You will, however, find advertisements in public bathrooms here in South Africa. They're in every stall, they're next to the hand dryers, they're even IN the sinks, and every single one of them advertises products for embarrassing issues ranging from Irritable Bowel Syndrome to period pain to constipation to diarrhea.

I have been frightened by talking ads in my stall (and it was a man's voice, no less!). I have laughed hysterically at the stickers in the sink in the shape of a giant, ahem, feminine product advertising superior absorbancy, and I have been entertained by the constipation medication ad inside the stall that said, "By the time I get out of here, my clothes will be out of fashion."

But WHY??? Are public bathrooms the only place women can address these issues?

I have learned that "Why?" is not a good question to ask when moving to a new country. Rather just enjoy the adventure. And if you ever come to South Africa, you will not only be impressed by the incredibly clean bathrooms, but highly entertained as well.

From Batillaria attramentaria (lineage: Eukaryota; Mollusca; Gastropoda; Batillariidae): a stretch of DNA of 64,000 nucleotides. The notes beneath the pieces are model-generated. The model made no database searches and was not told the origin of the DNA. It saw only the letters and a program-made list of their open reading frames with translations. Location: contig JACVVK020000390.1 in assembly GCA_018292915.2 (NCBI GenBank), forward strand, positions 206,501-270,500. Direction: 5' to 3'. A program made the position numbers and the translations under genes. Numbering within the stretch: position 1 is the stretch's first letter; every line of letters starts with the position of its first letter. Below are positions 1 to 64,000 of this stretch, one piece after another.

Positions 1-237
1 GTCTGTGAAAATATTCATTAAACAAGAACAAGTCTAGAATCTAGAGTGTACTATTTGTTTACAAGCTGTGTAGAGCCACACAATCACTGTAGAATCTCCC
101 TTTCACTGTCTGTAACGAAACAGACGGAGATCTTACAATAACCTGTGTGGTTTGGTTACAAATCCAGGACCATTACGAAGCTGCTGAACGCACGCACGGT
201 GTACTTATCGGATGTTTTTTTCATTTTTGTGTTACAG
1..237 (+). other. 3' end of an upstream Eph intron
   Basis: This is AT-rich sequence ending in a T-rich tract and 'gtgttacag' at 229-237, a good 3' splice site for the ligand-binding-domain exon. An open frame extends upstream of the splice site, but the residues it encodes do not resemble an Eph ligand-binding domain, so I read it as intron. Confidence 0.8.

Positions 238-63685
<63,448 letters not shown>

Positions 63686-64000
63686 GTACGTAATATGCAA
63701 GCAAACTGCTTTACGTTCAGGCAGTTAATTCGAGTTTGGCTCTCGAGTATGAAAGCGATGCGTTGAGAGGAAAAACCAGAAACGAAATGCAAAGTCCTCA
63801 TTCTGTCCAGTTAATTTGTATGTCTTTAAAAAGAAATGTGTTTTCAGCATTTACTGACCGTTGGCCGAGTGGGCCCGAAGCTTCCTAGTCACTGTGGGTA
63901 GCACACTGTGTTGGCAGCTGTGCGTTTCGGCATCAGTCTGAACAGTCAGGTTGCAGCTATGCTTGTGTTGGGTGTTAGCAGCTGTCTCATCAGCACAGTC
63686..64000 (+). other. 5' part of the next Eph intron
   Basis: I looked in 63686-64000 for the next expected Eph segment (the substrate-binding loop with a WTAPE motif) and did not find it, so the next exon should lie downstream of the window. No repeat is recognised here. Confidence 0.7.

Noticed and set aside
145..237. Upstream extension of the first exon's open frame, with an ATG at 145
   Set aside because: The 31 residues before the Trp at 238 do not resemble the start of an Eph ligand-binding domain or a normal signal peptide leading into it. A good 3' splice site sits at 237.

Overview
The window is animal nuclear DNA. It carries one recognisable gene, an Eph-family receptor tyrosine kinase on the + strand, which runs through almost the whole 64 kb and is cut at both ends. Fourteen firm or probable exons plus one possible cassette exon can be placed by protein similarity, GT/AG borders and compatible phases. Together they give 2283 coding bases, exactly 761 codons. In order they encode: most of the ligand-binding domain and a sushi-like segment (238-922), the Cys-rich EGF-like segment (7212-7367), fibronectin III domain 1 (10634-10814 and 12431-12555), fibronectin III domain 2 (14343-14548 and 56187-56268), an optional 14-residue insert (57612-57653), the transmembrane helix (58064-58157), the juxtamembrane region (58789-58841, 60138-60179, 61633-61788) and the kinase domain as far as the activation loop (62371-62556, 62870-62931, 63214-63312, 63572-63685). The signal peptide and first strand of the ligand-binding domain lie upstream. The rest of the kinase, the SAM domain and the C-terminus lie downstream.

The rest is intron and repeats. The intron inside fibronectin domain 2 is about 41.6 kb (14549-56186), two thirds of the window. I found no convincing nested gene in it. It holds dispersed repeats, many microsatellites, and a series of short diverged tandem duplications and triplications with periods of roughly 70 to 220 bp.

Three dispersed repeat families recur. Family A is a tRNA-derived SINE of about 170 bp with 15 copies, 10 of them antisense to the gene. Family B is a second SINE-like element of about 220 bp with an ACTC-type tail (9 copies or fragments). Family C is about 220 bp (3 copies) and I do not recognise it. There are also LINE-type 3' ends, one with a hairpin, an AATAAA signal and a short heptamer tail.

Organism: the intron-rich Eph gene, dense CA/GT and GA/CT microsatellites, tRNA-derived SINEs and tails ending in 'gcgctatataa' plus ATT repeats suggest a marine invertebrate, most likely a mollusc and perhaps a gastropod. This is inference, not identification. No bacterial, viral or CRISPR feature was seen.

Thursday, March 4, 2010

What I'm Learning

"After everything has been said and done, what we have to offer is our authentic selves in relationship to others. What matters most, what transforms, is the influence of a humble, vulnerable witness to the truth...

To be a witness means to offer your own faith experience and to make your doubts and hopes, failures and successes, loneliness and woundedness, available to others as a context in which they can struggle with their own humanness and quest for meaning. Instead, we often hide behind our many emotional, mental and spiritual masks. Who really wants to make their struggles available to others as a source of growth and understanding? Who wants to be reminded of their weaknesses and limitations, doubts and uncertainties? Who wants to confess that God cannot be understood, that human experience is not explainable, and that the great questions of life do not lead to answers but only to deeper questions?

When God enters into the centre of our lives to unmask our illusion of possessing final solutions and to disarm us with always deeper questions, we will not necessarily have an easier or simpler life, but certainly a life that is honest, courageous, and marked with the ongoing search for truth. Sometimes, in living the questions, answers are found." - Henri Nouwen, Spiritual Direction

Tuesday, March 2, 2010

My New Favourite Afrikaans Word

In American English it's called cotton candy.

In South African English it's candy floss.

In Afrikaans it's spookasem, which means "ghost breath."

I love how descriptive language can be.